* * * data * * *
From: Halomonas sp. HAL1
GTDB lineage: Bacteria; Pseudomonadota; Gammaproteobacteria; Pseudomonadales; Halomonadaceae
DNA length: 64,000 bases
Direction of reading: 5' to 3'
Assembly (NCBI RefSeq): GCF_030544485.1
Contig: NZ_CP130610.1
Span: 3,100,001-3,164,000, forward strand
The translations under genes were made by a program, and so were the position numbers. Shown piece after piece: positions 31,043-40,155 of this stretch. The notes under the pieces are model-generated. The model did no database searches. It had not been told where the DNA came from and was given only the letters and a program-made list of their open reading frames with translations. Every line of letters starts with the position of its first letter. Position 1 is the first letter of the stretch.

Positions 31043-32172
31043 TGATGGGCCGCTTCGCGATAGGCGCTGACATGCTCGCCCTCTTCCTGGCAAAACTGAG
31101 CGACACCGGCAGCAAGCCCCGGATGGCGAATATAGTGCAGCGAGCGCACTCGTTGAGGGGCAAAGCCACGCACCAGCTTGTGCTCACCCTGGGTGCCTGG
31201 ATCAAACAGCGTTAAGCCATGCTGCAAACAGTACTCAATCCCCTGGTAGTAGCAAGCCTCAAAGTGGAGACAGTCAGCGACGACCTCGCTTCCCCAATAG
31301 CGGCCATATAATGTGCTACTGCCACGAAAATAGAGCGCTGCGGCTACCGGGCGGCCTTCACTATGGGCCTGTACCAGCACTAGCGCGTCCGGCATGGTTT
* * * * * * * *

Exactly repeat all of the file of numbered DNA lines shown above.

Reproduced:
From: Halomonas sp. HAL1
GTDB lineage: Bacteria; Pseudomonadota; Gammaproteobacteria; Pseudomonadales; Halomonadaceae
DNA length: 64,000 bases
Direction of reading: 5' to 3'
Assembly (NCBI RefSeq): GCF_030544485.1
Contig: NZ_CP130610.1
Span: 3,100,001-3,164,000, forward strand
The translations under genes were made by a program, and so were the position numbers. Shown piece after piece: positions 31,043-40,155 of this stretch. The notes under the pieces are model-generated. The model did no database searches. It had not been told where the DNA came from and was given only the letters and a program-made list of their open reading frames with translations. Every line of letters starts with the position of its first letter. Position 1 is the first letter of the stretch.

Positions 31043-32172
31043 TGATGGGCCGCTTCGCGATAGGCGCTGACATGCTCGCCCTCTTCCTGGCAAAACTGAG
31101 CGACACCGGCAGCAAGCCCCGGATGGCGAATATAGTGCAGCGAGCGCACTCGTTGAGGGGCAAAGCCACGCACCAGCTTGTGCTCACCCTGGGTGCCTGG
31201 ATCAAACAGCGTTAAGCCATGCTGCAAACAGTACTCAATCCCCTGGTAGTAGCAAGCCTCAAAGTGGAGACAGTCAGCGACGACCTCGCTTCCCCAATAG
31301 CGGCCATATAATGTGCTACTGCCACGAAAATAGAGCGCTGCGGCTACCGGGCGGCCTTCACTATGGGCCTGTACCAGCACTAGCGCGTCCGGCATGGTTT